[QODLink]
ONE ON ONE
Jose Maria Figueres
The former president of Costa Rica joins the show.
Last Modified: 12 Dec 2008 13:27 GMT

Watch part two

This week on One on One, meet the savvy and exceptionally articulate former president of Costa Rica.

Despite tough shoes to step into, he proved himself to be one of Costa Rica's most able political figures. As the youngest president of a Central American nation, he implemented changes that made him a respected, though frequently controversial, character.

His more recent efforts to promote sustainable development at a global level has made him something of an ambassador for the planet.

His father, Don Jose Figueres - or "Don Pepe" - dominated the country's political landscape as a president three times, and famously, the general who abolished the army.

His mother, beyond being first lady, was a respected politician and diplomat in her own right, as a congresswoman and ambassador.

Watching his parents usher in a more democratic era, the young Jose Maria shaped his own political mind.

He honed his skills at the prestigious American military academy, West Point, and later at Harvard University. By the age of 26 Figueres was running and restructuring the company his father created in 1928.

In 1988, President Oscar Arias, the Nobel Peace Laureate, asked Figueres to head up the national railway system, soon after which he became minister of foreign trade and then minister of agriculture.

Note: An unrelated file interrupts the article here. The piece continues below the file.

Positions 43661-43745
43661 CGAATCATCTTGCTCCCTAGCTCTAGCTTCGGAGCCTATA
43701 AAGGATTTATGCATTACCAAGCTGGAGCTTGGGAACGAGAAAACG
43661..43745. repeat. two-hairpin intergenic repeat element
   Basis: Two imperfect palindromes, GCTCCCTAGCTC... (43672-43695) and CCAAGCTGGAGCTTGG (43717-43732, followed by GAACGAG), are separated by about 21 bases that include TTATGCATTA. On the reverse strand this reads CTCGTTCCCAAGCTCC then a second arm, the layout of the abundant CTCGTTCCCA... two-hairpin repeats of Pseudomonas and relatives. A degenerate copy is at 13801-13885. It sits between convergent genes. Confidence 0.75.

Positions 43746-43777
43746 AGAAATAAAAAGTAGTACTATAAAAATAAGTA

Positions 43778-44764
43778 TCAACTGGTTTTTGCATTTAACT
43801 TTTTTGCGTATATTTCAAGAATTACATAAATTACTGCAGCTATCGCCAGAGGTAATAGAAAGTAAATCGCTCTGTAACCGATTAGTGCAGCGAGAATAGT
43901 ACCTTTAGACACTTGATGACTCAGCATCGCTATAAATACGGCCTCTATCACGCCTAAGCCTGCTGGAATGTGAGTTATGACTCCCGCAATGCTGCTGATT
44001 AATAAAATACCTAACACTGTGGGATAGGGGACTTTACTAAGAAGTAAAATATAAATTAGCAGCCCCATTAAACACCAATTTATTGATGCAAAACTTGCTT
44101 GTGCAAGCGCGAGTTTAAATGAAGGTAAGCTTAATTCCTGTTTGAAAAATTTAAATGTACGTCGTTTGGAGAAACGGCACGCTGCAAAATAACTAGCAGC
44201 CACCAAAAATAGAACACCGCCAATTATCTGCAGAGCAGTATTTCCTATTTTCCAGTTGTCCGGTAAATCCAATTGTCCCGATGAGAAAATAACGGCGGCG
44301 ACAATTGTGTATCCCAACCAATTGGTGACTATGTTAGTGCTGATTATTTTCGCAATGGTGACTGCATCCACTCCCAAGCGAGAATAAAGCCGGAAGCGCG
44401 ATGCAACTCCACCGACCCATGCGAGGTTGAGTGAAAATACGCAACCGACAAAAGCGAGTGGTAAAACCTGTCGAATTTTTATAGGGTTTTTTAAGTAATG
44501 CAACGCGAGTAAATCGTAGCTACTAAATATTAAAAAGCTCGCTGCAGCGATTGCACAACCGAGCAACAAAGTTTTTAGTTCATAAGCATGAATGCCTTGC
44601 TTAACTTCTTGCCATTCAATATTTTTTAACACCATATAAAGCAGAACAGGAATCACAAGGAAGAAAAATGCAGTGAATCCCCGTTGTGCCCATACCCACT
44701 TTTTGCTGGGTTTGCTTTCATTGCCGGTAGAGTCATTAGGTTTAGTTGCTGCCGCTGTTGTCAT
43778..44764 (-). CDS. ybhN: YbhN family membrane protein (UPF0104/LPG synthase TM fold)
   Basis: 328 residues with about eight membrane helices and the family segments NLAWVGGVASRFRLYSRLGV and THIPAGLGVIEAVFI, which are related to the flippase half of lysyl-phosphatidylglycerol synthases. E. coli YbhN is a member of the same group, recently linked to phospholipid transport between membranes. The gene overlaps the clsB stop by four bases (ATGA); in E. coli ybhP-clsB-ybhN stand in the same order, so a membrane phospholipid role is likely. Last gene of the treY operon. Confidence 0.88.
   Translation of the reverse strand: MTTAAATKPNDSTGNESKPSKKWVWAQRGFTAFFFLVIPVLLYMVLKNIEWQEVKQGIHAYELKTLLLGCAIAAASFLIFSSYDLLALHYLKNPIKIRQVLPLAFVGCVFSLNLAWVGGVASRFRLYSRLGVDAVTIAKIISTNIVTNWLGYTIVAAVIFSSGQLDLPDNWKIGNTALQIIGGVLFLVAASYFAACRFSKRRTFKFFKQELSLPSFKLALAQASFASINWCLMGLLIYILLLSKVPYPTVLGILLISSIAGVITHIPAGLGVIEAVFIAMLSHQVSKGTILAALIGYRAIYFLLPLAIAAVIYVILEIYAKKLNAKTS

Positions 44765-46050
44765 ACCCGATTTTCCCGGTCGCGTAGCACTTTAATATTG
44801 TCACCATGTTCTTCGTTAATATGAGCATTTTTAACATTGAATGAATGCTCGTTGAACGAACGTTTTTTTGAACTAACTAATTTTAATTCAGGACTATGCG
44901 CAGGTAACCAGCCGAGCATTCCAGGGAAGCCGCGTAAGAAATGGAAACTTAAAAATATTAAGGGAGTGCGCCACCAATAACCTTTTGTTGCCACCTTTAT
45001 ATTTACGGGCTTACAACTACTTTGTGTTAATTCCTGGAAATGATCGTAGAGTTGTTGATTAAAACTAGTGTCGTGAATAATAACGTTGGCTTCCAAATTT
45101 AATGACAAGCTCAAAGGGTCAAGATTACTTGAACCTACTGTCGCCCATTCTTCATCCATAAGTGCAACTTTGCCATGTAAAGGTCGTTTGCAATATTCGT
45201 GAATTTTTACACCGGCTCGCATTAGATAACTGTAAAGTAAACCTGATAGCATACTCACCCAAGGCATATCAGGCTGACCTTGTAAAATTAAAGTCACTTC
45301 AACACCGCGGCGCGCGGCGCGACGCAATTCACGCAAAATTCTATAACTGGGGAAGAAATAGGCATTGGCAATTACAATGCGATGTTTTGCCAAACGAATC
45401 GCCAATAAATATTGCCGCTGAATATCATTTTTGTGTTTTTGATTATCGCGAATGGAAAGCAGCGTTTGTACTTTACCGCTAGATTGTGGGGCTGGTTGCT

His presidency from 1994 to 1998 saw some tough decisions to keep the country on track.

Out of for office more than a decade, now, Jose Maria Figueres concentrates on issues of sustainable development - travelling the world to bring together like minds and much-needed resources.

This episode of One on One airs from Friday, December 12 at the following times GMT:
Friday: 1030; Saturday: 0330, 1430, 2330; Sunday: 0730; Monday: 0030

Source:
Al Jazeera
Topics in this article
People
Country
Featured on Al Jazeera
UNHCR says hundreds of people trapped in Yaloke town risk death if they are not evacuated to safety urgently.
'Justice for All' demonstrations swell across the US over the deaths of African Americans in police encounters.
Six former Guantanamo detainees are now free in Uruguay with some hailing the decision to grant them asylum.
Disproportionately high number of Aboriginal people in prison highlights inequality and marginalisation, critics say.
Featured
Long-standing dispute over Christian use of the word 'Allah' raises concerns about a very un-Merry Christmas.
The threat posed by ISIL has prompted thousands of young Kurds to join the PKK.
Baja California - with its own grim history of disappeared people - finds a voice in the fight against violence.
Russian feminist rockers fight system holding 700,000 - the world's largest per capita prison population after the US.
Weeks of growing protests against Muslims continue in Dresden with 15,000 hitting the streets last Monday.